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Tuesday, January 06, 2009

A middle aged man from West Bengal presents with paraesthesia of hands and feet, hyperkeratosis, lines in the nails and rain drop pigmentation in the hands.

Question 72
59. A middle aged man from West Bengal presents with paraesthesia of hands and feet, hyperkeratosis, lines in the nails and rain drop pigmentation in the hands. The most likely causative toxin for the above mentioned symptoms is:
1. Lead.
2. Arsenic
3. Thallium.
4. Mercury.
2. Arsenic
The Essentials of Forensic Medicine and Toxicology 21st Edition : K.S.Narayana Reddy Page 462
P.C.Dikshit 1st Edition Page 477
All books give this
Ä     Arsenic is termed a metalloid as it has properties of both metals and non-metals.
Ä     Forms
o       Trivalent (e.g. arsenic trioxide, arsenious acid, and arsenites) and
o       Pentavalent (e.g. arsenic pentoxide, arsenic acid, and arsenates) derivatives.
o       Inorganic arsenical compounds may generate arsine gas when in contact with acids and reducing metals (e.g. iron and zinc) or with sodium hydroxide and aluminium.
Ä     Use
o       Electronics industry,
o       Production of special types of crystal and optical glass,
o       Hardening lead and copper alloys,
o       Manufacture of fireworks,
o       Wood preservative and
o       Pesticide. It is a byproduct of copper smelting.
Ä     In exposed individuals high concentrations of arsenic are present in
o       Bone,
o       Hair, and
o       Nails. The half-life is in the range of 1 to 3 days.
Ä     Excretion is predominantly in the
o       urine as mono- and dimethyl-derivatives.
Ä     Acute poisoning
o       This can follow accidental, suicidal, or deliberate ingestion,
o       Toxicity being largely dependent on the water solubility of the ingested compound.
§        Within 2 h of substantial ingestion of a soluble arsenical compound, severe haemorrhagic gastritis or gastroenteritis may ensue with collapse and death usually within 4 days.
§        A metallic taste, salivation, muscular cramps, facial oedema, difficulty in swallowing, hepatorenal dysfunction, convulsions, and encephalopthy are reported.
§        A peripheral neuropathy (predominantly sensory), striate leukonychia (Mees' lines) and hyperkeratotic, hyperpigmentated skin lesions are common in those surviving a near fatal ingestion.
§        In moderate or severe arsenic poisoning investigations may show anaemia, leucopenia, thrombocytopenia, and disseminated intravascular coagulation. ECG abnormalities have been reported and include QT prolongation and ventricular arrhythmias.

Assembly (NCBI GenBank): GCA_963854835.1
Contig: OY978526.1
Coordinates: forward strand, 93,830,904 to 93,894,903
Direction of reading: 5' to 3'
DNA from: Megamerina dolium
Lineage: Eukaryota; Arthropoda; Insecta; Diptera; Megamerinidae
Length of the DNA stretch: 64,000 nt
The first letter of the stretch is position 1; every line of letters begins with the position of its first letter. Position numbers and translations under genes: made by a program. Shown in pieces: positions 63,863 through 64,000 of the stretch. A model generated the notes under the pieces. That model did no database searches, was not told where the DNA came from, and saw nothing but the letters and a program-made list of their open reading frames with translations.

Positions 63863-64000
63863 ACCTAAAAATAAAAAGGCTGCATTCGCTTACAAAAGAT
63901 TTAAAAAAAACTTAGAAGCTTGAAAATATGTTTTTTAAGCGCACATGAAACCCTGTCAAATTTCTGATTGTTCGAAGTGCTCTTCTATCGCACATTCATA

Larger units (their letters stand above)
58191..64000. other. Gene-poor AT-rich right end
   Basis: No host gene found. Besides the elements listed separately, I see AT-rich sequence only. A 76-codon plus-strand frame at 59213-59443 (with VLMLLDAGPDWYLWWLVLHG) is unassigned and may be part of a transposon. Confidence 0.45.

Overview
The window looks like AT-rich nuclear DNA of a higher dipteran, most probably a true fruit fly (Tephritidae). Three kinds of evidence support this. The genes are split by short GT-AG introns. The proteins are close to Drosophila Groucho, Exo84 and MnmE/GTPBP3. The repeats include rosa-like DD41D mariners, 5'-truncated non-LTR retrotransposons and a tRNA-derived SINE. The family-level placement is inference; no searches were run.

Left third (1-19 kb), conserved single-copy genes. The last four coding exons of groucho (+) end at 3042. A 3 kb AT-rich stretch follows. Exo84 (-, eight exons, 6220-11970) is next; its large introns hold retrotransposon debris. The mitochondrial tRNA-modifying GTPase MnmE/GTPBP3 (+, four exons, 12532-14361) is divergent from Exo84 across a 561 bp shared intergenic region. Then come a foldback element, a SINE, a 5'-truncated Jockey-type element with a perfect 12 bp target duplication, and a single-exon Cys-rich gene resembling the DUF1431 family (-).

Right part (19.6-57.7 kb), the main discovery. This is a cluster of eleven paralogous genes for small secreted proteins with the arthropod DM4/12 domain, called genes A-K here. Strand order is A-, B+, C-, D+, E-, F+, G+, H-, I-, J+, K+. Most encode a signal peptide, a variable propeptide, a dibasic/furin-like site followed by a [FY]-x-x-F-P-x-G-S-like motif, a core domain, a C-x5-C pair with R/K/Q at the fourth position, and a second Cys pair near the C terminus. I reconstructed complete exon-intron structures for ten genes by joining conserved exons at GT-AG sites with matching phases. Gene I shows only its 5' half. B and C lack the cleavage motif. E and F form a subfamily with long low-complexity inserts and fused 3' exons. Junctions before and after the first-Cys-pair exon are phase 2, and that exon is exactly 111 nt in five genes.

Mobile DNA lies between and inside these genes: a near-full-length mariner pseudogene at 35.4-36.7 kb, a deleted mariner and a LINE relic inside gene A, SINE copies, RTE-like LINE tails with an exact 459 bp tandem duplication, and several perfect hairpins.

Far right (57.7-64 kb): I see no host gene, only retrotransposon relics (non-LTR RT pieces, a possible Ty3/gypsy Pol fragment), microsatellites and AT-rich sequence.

o       Exposure to arsenic trioxide and trichloride dust causes irritation of the eyes, nose, throat, and lower respiratory tract. Corrosive skin damage may follow skin contact with arsenical compounds such as arsenious acid and arsenic trichloride.
Ä     Chronic poisoning
o       Source
§        Contaminated drinking water or
§        “Tonics” containing inorganic trivalent arsenical compounds
o       Features
§        Progressive weakness,
§        Anorexia, Nausea, Vomiting, Stomatitis, Colitis,
§        Increased salivation, Epistaxis, Bleeding gums, Conjunctivitis,
§        Weight loss, and Low grade fever.
§        Hyperkeratosis (palms and soles of the feet)
§        “Raindrop” (skin),
§        “Mees” (nails).
§        Skin cancer (usually squamous cell epithelioma)
§        A symmetrical peripheral neuropathy is typical.
§        Sensory symptoms predominate but motor involvement is also
§        Central nervous system effects
·        hearing loss,
·        psychological impairment and
·        EEG changes.
§        disturbances of liver function
§        Ulceration and perforation of the nasal septum.
Ä     Chronic exposure to trivalent and pentavalent forms of arsenic has been linked to excess lung cancer and lung cancer occurring in lead, tin, and copper smelter workers has been attributed to arsenic.
1. Lead poisoning presents with a whole lot of features like Aneamia, Colic, Neuropathy, facial pallor, lead line or Burtonian line, lead encephalopathy , optic atrophy etc.
2. Acute Arsenic Resembles Diarrhoea where as Chronic Arsenic resembles “fading Measles
3. Thallium poisoning resembles Guillain Barre Syndrome.
4. Minamita disease, hatter’s shakes and mercurial erethesm are a few of the prominent features of Mercury Poisoning.
Ä     Dimercaprol (British Anti-Lewisite, BAL) given by deep intramuscular injection (2.5-5 mg/kg four hourly for 2 days followed by 2.5 mg/kg intramuscularly twice daily for 1 to 2 weeks).
Ä     DMSA (succimer) and DMPS (unithiol) are more effective in reducing the arsenic content of tissues and, unlike dimercaprol they do not cause accumulation of arsenic in the brain DMSA and DMPS may be given orally (in a dose of 30 mg/kg body weight daily).
The fact that Arsenic is tasteless and odorless was known even eras ago. It is alleged that the governor of St.Helena “slow poisoned” the “petit corporal” while he was in the jail as a prisoner of Britain. But they didn’t perhaps know that Arsenic is a BAD homicidal poison as it can be detected even centuries after in Bone and Hair (as was detected from Napolean’s mortal remains).

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